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Inorganic nitrate can help protect patients against kidney damage caused during coronary angiographic procedures

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A five-day course of once-daily inorganic nitrate reduces the risk of a serious complication following a coronary angiogram, in which the dye used causes damage to the kidneys. The clinical trial, led by Queen Mary University of London, also showed that the five-day course improves renal outcomes at three months and major adverse cardiac events (MACE) at one year compared to placebo.

Contrast-induced nephropathy (CIN), also known as contrast associated (CA-AKI), is an uncommon but serious complication following coronary angiography. Coronary angiography is a commonly used procedure that allows health care professionals to examine the blood supply to the heart. A special dye, which is visible on X-rays, is injected into the body and when the dye reaches the coronary arteries, an X-ray is taken.

While is safe for most people, some patients are at high-risk of CIN, which is a significant cause of death and critical illness for high-risk patients who have had coronary angiographic procedures. For and those with heart failure, (CKD) or diabetes with CKD, incidence of CIN can be as high as 55%. CIN can lead to serious consequences for patients, including longer hospital stays, increased need for kidney transplants, recurrent revascularization procedures, and higher mortality.

One of the principal mechanisms underlying CIN is thought to be an increase of oxidative stress and the accompanying decrease in levels of protective nitric oxide (NO) in the body. This randomized controlled trial, led by Professor Amrita Ahluwalia at Queen Mary University of London, examined whether ingesting (NO3-) which becomes nitrite (NO2-) and then NO in the body—could compensate for the loss of NO in the body and help prevent kidney injury in receiving contrast angiography.

A group of 640 patients undergoing angiography for non-ST-elevation Acute Coronary Syndrome (ACS) (NSTE-ACS) at Barts Health NHS Trust took part in the trial, with 319 receiving once daily inorganic nitrate capsules () and 321 receiving a placebo capsule (potassium chloride). The study showed that patients receiving inorganic nitrate treatment had significantly reduced CIN rates (9.1%) vs. placebo (30.5%), lower rates of procedural myocardial infarction (2.7% vs. 12.5%), improved three-month renal function and reduced one-year major adverse cardiac events (MACE) (9.1% vs. 18.1%) compared to patients who had received the placebo treatment.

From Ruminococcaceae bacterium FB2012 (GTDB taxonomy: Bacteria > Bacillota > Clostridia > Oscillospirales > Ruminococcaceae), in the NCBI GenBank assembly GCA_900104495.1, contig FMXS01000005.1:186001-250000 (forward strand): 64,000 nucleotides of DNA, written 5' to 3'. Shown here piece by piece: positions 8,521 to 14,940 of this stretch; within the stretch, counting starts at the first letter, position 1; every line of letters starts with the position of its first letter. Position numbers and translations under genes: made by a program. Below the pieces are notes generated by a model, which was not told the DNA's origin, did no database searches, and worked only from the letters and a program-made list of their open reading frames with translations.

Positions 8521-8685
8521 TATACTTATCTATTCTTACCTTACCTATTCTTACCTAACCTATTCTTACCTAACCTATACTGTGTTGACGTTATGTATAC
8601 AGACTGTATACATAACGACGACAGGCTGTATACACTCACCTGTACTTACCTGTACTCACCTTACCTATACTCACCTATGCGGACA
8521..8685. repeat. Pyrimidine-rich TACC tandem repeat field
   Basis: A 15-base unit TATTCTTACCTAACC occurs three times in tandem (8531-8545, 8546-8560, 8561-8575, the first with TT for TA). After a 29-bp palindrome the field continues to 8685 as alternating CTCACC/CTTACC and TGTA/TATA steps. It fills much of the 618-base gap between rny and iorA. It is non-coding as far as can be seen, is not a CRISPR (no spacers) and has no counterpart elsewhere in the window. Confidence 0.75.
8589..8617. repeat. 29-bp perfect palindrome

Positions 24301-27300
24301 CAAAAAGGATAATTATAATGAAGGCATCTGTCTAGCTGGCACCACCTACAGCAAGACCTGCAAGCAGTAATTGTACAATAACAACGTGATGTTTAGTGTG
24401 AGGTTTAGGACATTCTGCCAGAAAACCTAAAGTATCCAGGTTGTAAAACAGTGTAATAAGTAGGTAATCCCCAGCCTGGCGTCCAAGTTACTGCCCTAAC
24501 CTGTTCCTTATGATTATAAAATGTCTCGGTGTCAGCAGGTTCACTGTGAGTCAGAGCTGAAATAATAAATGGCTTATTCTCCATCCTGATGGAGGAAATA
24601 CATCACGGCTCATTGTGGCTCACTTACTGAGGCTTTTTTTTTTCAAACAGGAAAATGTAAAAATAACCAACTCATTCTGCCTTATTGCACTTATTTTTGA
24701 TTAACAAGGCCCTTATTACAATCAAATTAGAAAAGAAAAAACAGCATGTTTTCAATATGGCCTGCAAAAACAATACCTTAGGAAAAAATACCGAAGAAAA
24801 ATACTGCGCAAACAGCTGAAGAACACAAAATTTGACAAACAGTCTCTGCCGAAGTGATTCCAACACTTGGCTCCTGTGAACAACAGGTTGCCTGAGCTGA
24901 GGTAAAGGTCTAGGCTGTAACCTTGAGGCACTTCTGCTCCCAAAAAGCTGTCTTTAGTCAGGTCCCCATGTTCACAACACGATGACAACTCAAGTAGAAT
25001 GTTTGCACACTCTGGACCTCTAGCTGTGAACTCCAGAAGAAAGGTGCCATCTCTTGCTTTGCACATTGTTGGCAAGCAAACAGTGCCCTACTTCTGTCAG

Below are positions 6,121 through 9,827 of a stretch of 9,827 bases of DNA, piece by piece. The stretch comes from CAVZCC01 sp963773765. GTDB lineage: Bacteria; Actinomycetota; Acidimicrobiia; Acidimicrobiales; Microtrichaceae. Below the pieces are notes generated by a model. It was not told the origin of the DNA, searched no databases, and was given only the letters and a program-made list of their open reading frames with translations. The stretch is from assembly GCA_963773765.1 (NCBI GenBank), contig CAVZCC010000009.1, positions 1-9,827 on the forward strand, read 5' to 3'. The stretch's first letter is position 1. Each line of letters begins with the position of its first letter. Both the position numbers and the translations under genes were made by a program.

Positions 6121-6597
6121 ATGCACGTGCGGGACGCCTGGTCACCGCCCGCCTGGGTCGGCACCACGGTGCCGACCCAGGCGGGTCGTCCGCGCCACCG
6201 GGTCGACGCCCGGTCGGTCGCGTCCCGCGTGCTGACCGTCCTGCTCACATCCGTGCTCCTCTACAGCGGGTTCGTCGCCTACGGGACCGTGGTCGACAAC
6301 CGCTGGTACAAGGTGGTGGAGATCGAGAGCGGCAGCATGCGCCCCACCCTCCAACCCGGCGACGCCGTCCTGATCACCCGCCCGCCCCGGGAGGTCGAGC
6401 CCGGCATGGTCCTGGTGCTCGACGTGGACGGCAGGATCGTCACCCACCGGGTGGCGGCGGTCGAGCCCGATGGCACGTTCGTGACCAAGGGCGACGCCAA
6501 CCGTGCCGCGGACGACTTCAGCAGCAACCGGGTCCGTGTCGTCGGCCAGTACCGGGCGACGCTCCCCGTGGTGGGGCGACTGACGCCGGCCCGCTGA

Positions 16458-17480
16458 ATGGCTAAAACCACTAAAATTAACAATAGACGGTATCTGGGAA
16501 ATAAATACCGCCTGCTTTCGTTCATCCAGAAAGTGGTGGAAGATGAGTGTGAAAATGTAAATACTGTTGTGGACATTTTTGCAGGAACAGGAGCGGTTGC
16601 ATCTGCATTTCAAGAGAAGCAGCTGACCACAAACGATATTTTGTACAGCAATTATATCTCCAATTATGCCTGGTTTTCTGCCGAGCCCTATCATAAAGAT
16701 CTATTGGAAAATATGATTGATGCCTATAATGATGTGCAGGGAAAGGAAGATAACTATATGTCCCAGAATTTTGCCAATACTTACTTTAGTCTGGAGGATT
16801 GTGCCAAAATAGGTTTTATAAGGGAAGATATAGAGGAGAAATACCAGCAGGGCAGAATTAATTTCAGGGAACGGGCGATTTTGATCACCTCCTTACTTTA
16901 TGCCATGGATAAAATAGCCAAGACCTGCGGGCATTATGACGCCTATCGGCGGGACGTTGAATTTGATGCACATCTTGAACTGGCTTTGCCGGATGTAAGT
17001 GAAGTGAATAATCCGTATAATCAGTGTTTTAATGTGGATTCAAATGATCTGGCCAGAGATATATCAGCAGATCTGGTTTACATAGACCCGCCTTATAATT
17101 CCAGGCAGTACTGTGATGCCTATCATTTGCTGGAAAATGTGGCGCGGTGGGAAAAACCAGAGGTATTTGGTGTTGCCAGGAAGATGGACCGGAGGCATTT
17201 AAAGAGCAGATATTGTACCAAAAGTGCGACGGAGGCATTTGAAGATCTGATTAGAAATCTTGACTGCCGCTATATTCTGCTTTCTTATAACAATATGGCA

These findings together support the concept of NO replacement in the form of a short five-day simple inorganic nitrate capsule as a potential solution to prevent CIN and improve both cardiovascular and kidney outcomes after ACS.

Professor Ahluwalia, Dean for Research, Faculty of Medicine and Dentistry at Queen Mary, said, "The current gold-standard treatment for blocked coronary arteries is inserting a stent. To do this the cardiologist needs to be able to see where the artery is blocked, and that is why it is necessary to use a dye to allow the artery to be clearly seen on the angiogram. This trial suggests that a simple 5-day regime of low-cost inorganic nitrate capsule eliminates the risk of what were, up till now, unavoidable damaging effects. We hope to confirm these findings in a large multi-center trial in the near future, but the results of nitrate-CIN give us hope."

Kate Bratt-Farrar, Chief Executive at Heart Research UK, said, "...this research led by Professor Ahluwalia, which hopes to make changes to coronary angiogram protocols and reduce the risk of serious complications for patients... will allow to conduct safer treatments and improve patient well-being for those at high-risk of developing complications.

"This study has the potential to save countless lives across the UK."

Approximately 250,000 coronary angiograms are carried out in the UK every year. Contrast-induced nephropathy (CIN) is deemed responsible for a third of all hospital-acquired acute kidney injuries. Recent assessments of the occurrence of this complication globally suggest an incidence of 12.8% with an associated mortality in those experiencing CIN of 20.2%.

The work is published in the journal European Heart Journal.

More information: Amrita Ahluwalia et al, Inorganic nitrate benefits contrast-induced nephropathy after coronary angiography for acute coronary syndromes: the NITRATE-CIN trial, European Heart Journal (2024). DOI: 10.1093/eurheartj/ehae100

Journal information: European Heart Journal
Citation: Inorganic nitrate can help protect patients against kidney damage caused during coronary angiographic procedures (2024, March 18) retrieved 15 June 2024 from
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